After literally years of looking for a pied-à-terre on the Upper West Side, a buyer called me on Friday with words that were music to my ears.
Except I knew better than to ice the champagne.
I had taken her husband, son and daughter-in-law to an open house the previous Sunday — she was out of town — after the couple expressed interest in the condo upon looking at the listing I had sent them.
So far so good. Everyone thought the place was perfect. With two bedrooms, two baths, nice open exposures from a high floor, the apartment was listed within their price range under $2 million.
Then came e-mailed questions about comparative sold listings and other details from both husband and wife, indicating serious interest.
On Friday, the volume of the music got louder with the woman’s telephone call:
This is what you’ve been waiting for. We want to make an offer above the asking price.
Promising, yes. But this uncommonly (but justifiably) particular buyer hadn’t even seen the condo.
When we did so after she returned home last week, the music came to a dead stop.
Upon close inspection of the apartment, this buyer saw and heard details that others did not, at least what didn’t bother them: Portions of marred flooring that she would want to replace, problems with the molding, street noise that few New Yorkers would notice, windows that were impossible to open.
Good for her!
Since the unit had attracted offers in its short time on the market and the seller was demanding the offering price, there was no way this couple would go forward with a transaction.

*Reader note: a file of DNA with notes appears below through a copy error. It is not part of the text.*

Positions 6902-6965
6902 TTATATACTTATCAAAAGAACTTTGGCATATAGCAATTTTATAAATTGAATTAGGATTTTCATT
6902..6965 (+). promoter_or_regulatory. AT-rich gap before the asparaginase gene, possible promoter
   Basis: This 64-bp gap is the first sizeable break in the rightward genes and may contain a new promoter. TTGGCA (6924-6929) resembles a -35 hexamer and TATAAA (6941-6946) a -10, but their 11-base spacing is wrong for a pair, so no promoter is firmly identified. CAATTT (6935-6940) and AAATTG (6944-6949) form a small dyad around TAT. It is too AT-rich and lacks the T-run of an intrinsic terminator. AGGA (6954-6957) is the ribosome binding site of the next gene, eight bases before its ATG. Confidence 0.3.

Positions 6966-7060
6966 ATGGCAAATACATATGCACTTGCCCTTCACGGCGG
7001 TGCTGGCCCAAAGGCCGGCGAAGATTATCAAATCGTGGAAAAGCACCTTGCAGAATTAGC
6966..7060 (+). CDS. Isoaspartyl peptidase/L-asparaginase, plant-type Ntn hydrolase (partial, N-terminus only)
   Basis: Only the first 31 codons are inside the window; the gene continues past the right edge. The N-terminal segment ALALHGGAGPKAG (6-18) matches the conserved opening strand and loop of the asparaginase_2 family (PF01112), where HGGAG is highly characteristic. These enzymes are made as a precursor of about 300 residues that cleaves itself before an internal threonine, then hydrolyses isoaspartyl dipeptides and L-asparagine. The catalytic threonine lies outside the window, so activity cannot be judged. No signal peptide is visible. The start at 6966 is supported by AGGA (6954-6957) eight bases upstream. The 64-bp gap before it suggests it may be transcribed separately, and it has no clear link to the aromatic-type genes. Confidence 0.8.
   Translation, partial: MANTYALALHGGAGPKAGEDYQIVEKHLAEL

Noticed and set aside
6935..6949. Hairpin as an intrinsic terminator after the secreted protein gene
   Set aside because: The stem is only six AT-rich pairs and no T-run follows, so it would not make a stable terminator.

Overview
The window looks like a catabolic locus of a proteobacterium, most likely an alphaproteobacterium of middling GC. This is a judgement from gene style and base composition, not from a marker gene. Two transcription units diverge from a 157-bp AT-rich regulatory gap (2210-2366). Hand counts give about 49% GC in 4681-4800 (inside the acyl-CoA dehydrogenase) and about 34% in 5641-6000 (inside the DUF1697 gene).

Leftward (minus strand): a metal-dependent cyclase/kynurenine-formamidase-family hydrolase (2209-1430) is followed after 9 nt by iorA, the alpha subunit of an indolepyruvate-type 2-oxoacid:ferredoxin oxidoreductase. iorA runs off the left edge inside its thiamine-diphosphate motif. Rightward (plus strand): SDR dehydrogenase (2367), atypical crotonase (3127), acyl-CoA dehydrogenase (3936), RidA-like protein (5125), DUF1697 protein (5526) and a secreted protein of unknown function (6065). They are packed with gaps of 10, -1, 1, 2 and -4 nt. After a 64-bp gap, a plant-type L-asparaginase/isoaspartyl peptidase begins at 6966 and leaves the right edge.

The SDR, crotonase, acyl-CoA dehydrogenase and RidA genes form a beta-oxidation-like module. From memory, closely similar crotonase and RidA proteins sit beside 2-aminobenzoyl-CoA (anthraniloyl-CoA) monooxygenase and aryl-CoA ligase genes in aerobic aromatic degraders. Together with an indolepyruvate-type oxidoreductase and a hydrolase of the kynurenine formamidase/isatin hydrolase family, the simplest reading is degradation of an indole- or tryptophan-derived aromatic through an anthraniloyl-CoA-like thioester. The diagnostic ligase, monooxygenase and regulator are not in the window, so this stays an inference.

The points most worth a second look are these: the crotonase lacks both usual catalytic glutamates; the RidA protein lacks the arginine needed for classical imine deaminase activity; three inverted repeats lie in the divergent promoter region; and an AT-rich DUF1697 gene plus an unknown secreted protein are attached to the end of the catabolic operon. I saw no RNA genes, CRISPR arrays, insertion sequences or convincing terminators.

And that is exactly how it should be.
I have long maintained that no one should ever buy real estate without personally seeing it. No one — not spouse, adult offspring, trusted friend — can see a property through a prospective owner’s eyes.
Moreover, I also hold to the principle that any buyer is best advised to see a possible new home not just once, but at least twice. That’s the way to minimize emotional reactions that tend to cloud initial impressions of the ideal home. There always are warts — or. . . cracked walls, stubborn drawers, unpredictable plumbing, creaky floors — and they demand to be seen.
In the end, the couple went to contract on another, more expensive unit in the same building. Cue the trumpets!
On a higher floor, the apartment needed work too, but the idea of renovating, rather than repairing, tipped the balance for the couple.
They saw that condo twice, with their own eyes.
Tomorrow: Weekly Roundup
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Licensed Associate Real Estate Broker
Senior Vice President
Charles Rutenberg Realty
127 E. 56th Street
New York, NY 10022